If a party in a divorce cannot support themselves without their spouse, they may qualify for spousal maintenance, also known as “alimony.” Spousal maintenance is only appropriate if “a spouse needs support and the other spouse has the ability to pay support” (CRS. 14-10-114). Continue reading “Reasonable Expectations for Alimony in Colorado” »
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In many divorce cases, an ex-spouse will receive spousal support for a duration of time. This financial obligation can be re-assessed for a variety of reasons, including financial hardship of the supporter and any evidence that contradicts the need for financial assistance.
A common law marriage can most certainly terminate the need for spousal assistance. But, your divorce attorney will need to prove that the relationship in question is in fact a common law marriage.
Continue reading “Does Common Law Marriage Affect Spousal Maintenance?” »
The Legal Forecast for 2014
In 2014, two major developments will take place in Colorado. First (and most famously), Colorado will legalize the recreational use of marijuana. Second, the State will enact new guidelines pertaining spousal maintenance. Both laws have major consequences for family legal matters, especially divorce. Continue reading “Spousal Maintenance and Marijuana Law Changes” »
There are some significant changes coming to Colorado’s Family Laws in 2014. The biggest news will be the implementation of CRS Section 14-10-114, entitled, “Spousal Maintenance-guidelines”
The statute will allow a judge to make a determination, whether a party in a dissolution of marriage, legal separation or declaration of invalidity of marriage proceeding, has to pay Spousal Maintenance, based upon a formula. Continue reading “New Colorado Spousal Maintenance/Alimony Law for 2014” »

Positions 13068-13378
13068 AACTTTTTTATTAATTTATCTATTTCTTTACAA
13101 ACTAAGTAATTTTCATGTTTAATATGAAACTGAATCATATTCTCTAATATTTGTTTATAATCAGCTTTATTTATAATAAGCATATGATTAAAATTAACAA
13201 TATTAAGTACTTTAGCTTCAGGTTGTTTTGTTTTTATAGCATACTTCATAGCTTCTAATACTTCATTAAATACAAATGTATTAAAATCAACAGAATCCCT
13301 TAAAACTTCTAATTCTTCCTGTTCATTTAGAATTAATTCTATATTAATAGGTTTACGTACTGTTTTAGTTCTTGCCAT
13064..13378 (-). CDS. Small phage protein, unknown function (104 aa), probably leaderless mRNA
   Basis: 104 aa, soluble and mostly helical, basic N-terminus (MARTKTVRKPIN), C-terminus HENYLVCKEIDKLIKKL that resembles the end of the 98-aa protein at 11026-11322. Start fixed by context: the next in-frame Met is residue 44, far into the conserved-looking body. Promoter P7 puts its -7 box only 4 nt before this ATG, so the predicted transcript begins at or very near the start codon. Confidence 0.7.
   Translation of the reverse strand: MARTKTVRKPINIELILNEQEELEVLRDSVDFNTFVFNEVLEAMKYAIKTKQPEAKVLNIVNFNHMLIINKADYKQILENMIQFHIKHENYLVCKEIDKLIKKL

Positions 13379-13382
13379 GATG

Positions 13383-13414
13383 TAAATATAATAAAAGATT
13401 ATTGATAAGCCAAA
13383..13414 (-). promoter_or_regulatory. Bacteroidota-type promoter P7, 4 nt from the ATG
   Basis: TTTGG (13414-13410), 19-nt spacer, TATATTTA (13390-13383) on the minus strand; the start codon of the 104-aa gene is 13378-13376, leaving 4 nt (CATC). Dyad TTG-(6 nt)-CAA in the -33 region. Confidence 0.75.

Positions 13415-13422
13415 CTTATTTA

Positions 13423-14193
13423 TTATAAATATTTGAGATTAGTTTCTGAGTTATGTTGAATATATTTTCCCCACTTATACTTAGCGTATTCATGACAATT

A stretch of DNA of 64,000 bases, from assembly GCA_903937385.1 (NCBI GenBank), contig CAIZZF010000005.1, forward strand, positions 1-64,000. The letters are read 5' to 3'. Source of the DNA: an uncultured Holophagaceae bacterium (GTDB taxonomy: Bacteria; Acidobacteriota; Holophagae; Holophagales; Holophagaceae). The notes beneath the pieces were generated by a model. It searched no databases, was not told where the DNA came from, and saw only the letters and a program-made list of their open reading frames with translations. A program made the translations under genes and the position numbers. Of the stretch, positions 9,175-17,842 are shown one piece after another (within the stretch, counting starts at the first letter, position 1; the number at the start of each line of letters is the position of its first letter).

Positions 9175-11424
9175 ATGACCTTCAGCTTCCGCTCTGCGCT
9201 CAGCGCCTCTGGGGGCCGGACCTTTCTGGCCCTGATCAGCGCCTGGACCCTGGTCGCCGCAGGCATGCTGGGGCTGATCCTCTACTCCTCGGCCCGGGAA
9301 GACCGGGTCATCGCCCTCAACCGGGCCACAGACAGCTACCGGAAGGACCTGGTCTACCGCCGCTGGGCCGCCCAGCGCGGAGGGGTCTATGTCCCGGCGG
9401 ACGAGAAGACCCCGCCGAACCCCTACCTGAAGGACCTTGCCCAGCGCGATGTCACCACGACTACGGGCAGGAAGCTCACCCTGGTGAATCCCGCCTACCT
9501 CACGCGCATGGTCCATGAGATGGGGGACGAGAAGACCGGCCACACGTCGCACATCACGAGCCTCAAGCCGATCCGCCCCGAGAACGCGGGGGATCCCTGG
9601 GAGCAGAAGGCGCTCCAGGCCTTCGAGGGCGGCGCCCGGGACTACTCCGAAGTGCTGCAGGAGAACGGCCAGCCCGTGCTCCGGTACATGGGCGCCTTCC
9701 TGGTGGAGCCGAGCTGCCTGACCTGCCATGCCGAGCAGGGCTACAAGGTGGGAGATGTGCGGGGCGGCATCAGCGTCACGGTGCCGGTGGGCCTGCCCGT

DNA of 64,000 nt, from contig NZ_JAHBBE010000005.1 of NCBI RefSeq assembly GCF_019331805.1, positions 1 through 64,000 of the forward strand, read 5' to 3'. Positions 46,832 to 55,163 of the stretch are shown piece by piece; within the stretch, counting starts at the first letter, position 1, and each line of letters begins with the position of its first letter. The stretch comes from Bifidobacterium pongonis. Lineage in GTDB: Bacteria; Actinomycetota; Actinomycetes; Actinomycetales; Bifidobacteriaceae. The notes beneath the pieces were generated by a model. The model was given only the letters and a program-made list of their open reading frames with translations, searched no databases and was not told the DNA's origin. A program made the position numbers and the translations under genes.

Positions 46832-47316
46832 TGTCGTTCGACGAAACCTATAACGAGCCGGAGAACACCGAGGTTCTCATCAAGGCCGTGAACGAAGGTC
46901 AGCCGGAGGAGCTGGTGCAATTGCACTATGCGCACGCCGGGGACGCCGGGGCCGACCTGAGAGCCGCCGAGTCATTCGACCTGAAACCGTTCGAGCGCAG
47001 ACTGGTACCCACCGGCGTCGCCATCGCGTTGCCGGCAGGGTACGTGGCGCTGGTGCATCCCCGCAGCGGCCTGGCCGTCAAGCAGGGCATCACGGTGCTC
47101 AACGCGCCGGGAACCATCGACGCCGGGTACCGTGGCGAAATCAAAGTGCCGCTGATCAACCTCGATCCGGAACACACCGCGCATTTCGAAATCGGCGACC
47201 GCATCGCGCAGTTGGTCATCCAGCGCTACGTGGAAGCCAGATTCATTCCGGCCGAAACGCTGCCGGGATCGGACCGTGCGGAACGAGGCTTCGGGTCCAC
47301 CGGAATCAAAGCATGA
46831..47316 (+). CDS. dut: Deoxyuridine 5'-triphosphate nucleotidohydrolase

Financial stability is a major concern of many people going through divorce. Shared life and finances may have allowed one spouse to stay at home to raise children, making the prospect of becoming financially self-sufficient very daunting. Circumstances may actually make some individuals unable to work and financially support themselves. Continue reading “Understanding Spousal Maintenance” »
Alimony comes from the Latin word, “alimonia“ meaning sustenance and means, therefore, “the sustenance or support of the wife by her divorced husband and stems from the common law right of the wife to support by her husband.” Allowances which husband, by court order, pays wife for maintenance while they are separated or after they are divorced, is a common way for a court to order a husband to pay alimony to his wife. Continue reading “Alimony in 2012 and Beyond” »
About Gordon N. Shayne
The Law Office of Gordon N. Shayne is focused exclusively on Colorado family law. The firm has been serving clients throughout the State of Colorado and the Front Range including Colorado Springs, Woodland Park, Monument/Palmer Lake, Castle Rock, Pueblo, and El Paso, Douglas, Teller, and Pueblo Counties.
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